Roads plan haunts the city
The editorial board met last week with the the key engineers involved in Macon's roads project and one political leader. Included were Tom Moreland and Van Etheridge of Moreland Altobelli, county engineer Bob Fountain, and Bibb commission chairman Larry Justice. They came at Fountain's suggestion following a meeting we held with about a dozen neighborhood groups the previous week.
Both Moreland and Fountain stressed that they had learned a lot from the overwhelmingly negative reaction of neighborhood groups to many aspects of the city's roads program. Moreland's firm has been accused of trying to wall off public discussion and debate in its citizen's meetings and of manipulating the agenda of some of those meetings. And that's the short list.
At one point in the meeting, Justice suggested that the engineers have been subjected to unfair criticism. I agree with him. City and county political leaders deserve the prize for lack of leadership in this process if anyone does.
But Justice maintained that they had properly advertised, including in this publication, all aspects of the planning process. And he was critical of some neighborhood groups for not singing from the same page. He mentioned the Ingleside neighborhood specifically. "We cannot get a consensus as to what they want," he said.
Asked to explain, he said that some members of the neighborhood groups on various projects like sidewalks. Others do not, perhaps fearing the foot traffic might come from undesirables. If true, the neighborhood groups must achieve a consensus on issues such as sidewalks and stick together.
One overall criticism of the roads plan is that the city doesn't need such ambitious road widths and numbers of lanes. But Fountain counters that these projects are intended to meet transportation needs as far out as 20 years into the future. But, he added, "We may have been a little too pro-active here."
It's a common belief among some neighborhood activists that the engineers added so much gingerbread to the plans in order to leverage the maximum amount non-local tax-paid support. Moreland denied that this drove their thinking in framing the projects, although it taken into consideration.
This discussion remains ongoing, with the neighborhood groups working diligently to provide input and the engineers appear eager to be as accommodating as possible. While their remarks were tinged with quite a lot of defensiveness, they would like to get a workable plan together and get started.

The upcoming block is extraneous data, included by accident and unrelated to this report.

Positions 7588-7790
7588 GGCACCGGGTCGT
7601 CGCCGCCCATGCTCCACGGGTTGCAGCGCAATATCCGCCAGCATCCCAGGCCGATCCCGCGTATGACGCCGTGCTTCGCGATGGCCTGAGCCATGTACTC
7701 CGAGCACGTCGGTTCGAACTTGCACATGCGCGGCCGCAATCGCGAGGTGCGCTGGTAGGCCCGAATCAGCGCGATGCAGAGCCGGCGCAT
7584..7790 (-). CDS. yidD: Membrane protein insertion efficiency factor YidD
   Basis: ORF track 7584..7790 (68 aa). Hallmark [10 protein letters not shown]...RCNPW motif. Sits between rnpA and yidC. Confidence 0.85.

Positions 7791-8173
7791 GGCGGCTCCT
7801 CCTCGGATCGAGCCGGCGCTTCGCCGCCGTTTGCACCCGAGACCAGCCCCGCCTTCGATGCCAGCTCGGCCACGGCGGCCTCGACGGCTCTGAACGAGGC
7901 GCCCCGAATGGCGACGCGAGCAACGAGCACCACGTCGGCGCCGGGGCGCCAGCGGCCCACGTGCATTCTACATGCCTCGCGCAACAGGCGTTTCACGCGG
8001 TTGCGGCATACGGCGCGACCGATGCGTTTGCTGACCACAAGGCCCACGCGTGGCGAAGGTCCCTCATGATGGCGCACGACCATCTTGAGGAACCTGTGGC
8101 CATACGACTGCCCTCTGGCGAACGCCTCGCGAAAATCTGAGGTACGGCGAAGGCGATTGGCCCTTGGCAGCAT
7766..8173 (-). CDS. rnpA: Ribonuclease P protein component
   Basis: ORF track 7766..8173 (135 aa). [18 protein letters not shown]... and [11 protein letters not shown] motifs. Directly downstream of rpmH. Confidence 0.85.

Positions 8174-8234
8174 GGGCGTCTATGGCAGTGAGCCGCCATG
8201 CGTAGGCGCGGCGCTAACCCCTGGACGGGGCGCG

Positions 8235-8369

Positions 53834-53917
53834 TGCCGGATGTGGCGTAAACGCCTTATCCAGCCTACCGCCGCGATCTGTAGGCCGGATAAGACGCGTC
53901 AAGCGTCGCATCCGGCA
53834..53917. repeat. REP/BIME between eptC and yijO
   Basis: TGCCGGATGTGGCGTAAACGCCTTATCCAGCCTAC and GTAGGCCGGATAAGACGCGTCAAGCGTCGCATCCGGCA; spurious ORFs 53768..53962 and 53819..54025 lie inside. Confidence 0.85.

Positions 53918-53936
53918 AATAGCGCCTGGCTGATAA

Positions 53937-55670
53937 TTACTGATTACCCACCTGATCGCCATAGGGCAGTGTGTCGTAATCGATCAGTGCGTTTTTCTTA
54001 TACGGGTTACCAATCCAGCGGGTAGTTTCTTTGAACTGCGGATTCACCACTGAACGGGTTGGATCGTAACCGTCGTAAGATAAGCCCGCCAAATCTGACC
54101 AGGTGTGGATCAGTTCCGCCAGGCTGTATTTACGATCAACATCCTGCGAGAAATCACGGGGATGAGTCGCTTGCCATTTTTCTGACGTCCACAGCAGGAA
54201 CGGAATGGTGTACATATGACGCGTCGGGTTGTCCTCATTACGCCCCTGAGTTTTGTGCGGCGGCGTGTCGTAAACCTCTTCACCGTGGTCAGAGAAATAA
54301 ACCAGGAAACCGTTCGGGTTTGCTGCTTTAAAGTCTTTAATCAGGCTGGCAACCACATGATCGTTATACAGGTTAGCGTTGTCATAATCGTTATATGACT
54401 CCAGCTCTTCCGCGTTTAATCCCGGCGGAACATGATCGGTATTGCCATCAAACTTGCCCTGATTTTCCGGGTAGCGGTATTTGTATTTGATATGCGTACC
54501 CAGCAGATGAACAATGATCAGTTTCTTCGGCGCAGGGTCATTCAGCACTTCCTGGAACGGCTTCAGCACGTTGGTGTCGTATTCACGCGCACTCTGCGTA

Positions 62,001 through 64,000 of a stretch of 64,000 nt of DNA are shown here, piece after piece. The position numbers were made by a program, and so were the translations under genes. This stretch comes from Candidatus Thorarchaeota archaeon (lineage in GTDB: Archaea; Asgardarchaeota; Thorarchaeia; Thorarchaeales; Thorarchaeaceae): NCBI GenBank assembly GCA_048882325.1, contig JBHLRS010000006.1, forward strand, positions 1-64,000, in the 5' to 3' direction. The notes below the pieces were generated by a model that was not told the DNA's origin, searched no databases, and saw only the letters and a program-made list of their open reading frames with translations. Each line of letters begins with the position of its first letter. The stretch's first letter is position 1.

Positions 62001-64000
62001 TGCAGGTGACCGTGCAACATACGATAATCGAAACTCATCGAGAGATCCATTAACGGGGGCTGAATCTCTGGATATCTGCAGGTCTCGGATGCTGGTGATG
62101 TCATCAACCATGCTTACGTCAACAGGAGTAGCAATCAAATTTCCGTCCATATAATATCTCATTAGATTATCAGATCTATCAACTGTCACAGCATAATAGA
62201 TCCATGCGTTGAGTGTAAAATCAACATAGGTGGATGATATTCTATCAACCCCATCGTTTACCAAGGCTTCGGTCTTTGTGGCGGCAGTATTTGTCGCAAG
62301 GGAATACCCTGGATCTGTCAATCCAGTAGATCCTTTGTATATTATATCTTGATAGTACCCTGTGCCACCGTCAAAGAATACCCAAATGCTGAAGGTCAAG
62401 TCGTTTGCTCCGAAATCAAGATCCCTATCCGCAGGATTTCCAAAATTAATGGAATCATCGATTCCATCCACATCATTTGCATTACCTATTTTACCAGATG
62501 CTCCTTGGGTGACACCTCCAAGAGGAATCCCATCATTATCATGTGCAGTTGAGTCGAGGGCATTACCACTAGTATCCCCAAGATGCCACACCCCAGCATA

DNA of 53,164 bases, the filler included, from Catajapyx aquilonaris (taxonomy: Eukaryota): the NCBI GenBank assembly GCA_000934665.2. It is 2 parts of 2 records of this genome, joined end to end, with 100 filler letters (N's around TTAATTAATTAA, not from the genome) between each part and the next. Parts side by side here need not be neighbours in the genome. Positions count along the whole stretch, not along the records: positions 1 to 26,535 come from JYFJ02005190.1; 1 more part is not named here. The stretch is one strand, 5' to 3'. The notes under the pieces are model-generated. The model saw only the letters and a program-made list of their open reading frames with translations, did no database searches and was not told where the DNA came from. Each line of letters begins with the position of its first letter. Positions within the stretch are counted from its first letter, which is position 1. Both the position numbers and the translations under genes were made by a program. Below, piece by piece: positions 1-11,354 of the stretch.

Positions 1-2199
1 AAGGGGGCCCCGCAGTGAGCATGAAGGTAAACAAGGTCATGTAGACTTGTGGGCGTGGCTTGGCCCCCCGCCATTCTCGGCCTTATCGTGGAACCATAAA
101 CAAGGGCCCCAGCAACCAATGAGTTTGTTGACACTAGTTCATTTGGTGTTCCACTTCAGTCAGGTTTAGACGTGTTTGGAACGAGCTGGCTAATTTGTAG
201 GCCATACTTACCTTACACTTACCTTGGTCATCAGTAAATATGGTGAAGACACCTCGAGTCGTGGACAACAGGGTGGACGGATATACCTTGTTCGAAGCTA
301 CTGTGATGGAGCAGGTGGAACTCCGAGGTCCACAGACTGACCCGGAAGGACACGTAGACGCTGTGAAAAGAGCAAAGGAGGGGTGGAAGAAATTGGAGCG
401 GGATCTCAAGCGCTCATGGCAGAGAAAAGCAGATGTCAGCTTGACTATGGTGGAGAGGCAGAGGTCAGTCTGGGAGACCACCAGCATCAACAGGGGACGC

I'd like to call your attention to a piece on this page by Dan Fischer, a faculty member at Mercer with experience in urban planning. He has faulted city and county leaders for not taking more of a leadership role in overall planning. "They (political leaders) should never have let this become an engineering-driven process."
It's too strong to say that engineers are unmindful of the overall needs and desires of a community, but, in Fischer's words: "To a hammer, everything looks like a nail."
The engineers, taken alone, are among the best the city could have gotten. I think that if they had had the benefit of greater and much closer oversight by more political and community leaders at the earliest stages, we would not have had all the rancor. As Fischer put it: "It's really unfair to the technical staff at the city and county and Moreland Altobelli to have taken all this grief."
Where to go from here?
The Telegraph is determined to do what it can to facilitate debate. But it does seem clear that the county commission, which must approve every project, should realize that fundamental changes need to be made in order to satisfy the majority of neighborhood complaints. The biggest mistake they could make at this point would be to assume that they only have a public relations problem.
After all, Frankenstein wasn't just a PR nightmare.
Ron Woodgeard, editorial page editor, can be contacted at Woodgeard@aol.com, call 744-4319, or write P.O. Box 4167, Macon, 31213.